Between getting out of my taxi, walking to the front gate of Apple’s visitor check-in, walking up the hill in Apple Park between its new campus and the edge of the land it owns, walking around the Steve Jobs Theater at the top of that hill, walking around its glass circumference, and down its vast marble staircases, I must have been greeted every 20 feet.
There were smiling Apple employees, or people wearing Apple shirts, at least, welcoming me to Apple’s press event everywhere I looked. They all seemed so proud of what they were a part of today. Everyone was smiling, even as they stood in the 90-degree sun. I was sweating; the naturally cooled ventilation of the Jobs theater, albeit very environmentally friendly, was not cooling the glasshouse down enough for the roughly 1,000 people who had convened in it.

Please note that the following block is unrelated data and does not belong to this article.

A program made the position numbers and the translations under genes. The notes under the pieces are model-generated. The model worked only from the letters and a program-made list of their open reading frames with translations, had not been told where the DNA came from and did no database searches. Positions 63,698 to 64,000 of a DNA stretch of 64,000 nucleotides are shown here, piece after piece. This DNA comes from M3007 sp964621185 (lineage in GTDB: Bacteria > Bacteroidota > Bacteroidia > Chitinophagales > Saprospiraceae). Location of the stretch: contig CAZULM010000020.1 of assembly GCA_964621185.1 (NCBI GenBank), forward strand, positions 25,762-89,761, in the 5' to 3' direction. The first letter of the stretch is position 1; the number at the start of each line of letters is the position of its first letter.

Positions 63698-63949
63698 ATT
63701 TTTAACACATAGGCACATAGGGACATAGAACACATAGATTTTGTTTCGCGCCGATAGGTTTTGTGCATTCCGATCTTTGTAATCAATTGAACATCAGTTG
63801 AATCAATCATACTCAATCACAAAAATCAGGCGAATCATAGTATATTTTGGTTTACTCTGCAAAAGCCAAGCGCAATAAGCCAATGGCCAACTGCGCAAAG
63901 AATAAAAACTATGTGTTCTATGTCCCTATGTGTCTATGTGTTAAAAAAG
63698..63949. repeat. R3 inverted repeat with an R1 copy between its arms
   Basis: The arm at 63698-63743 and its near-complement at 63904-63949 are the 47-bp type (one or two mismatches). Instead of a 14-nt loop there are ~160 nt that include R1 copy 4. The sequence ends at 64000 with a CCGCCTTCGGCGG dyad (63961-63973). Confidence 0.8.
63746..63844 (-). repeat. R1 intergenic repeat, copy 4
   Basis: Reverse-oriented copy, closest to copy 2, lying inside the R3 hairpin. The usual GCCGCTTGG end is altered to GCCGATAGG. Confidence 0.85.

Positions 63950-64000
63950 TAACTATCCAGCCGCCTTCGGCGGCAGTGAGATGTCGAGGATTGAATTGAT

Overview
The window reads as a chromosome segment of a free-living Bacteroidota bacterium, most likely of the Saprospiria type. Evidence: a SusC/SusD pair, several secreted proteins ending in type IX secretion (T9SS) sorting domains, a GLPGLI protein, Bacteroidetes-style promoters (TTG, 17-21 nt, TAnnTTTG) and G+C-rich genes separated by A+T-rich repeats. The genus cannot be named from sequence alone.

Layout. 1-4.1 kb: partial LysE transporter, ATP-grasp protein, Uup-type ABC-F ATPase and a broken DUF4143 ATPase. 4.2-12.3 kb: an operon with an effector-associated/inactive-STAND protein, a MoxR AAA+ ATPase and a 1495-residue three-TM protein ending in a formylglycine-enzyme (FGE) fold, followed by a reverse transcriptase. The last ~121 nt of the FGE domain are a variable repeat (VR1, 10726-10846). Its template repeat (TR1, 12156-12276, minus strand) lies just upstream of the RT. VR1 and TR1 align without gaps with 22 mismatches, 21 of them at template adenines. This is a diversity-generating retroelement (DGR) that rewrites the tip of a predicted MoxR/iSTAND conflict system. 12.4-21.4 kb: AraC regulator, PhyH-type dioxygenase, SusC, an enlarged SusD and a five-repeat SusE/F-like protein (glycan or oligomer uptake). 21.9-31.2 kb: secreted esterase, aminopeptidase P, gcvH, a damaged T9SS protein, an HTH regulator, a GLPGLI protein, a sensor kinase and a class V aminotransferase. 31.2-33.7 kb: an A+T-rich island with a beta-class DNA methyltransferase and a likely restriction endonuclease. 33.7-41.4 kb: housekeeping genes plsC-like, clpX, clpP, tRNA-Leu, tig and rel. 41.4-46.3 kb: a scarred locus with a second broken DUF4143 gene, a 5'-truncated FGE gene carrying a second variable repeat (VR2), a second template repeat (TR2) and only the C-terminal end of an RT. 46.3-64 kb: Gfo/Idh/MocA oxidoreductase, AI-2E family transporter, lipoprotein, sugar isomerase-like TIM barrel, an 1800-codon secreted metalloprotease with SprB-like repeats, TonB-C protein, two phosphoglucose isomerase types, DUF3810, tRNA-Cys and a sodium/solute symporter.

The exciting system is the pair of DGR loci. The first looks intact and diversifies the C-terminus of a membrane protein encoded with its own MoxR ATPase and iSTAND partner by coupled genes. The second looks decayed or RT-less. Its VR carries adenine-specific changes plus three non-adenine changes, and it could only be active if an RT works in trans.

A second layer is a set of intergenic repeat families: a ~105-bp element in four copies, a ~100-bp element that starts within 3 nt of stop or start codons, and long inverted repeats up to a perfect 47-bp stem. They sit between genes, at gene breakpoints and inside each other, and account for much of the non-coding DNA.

Many tweeted in awe at the construction of the Steve Jobs Theater. It’s a circular building with a massive carbon-fiber roof that is only supported by glass walls. It’s an architectural miracle, that looks really great when the sun hits it just right. But it’s also just a giant, empty waiting area, without a seat to sit on or a single thing to interact with. It’s a barn. It’s a greenhouse. It’s an empty Apple Store.
At the company’s visitor center, which sits across the street from the entrance to its actual campus, there is an open-air roof deck with views back toward the donut. Dozens of Apple employees were on hand to assist if I wanted them to take a photo of me with the campus in the background. The marble of the stairs up to the roof deck matched the marble on the stairs in the theater, and I wondered how many people would ever see both in one day. What the Apple Park is like: First impressions of Apple’s new campus (AAPL) — Quartz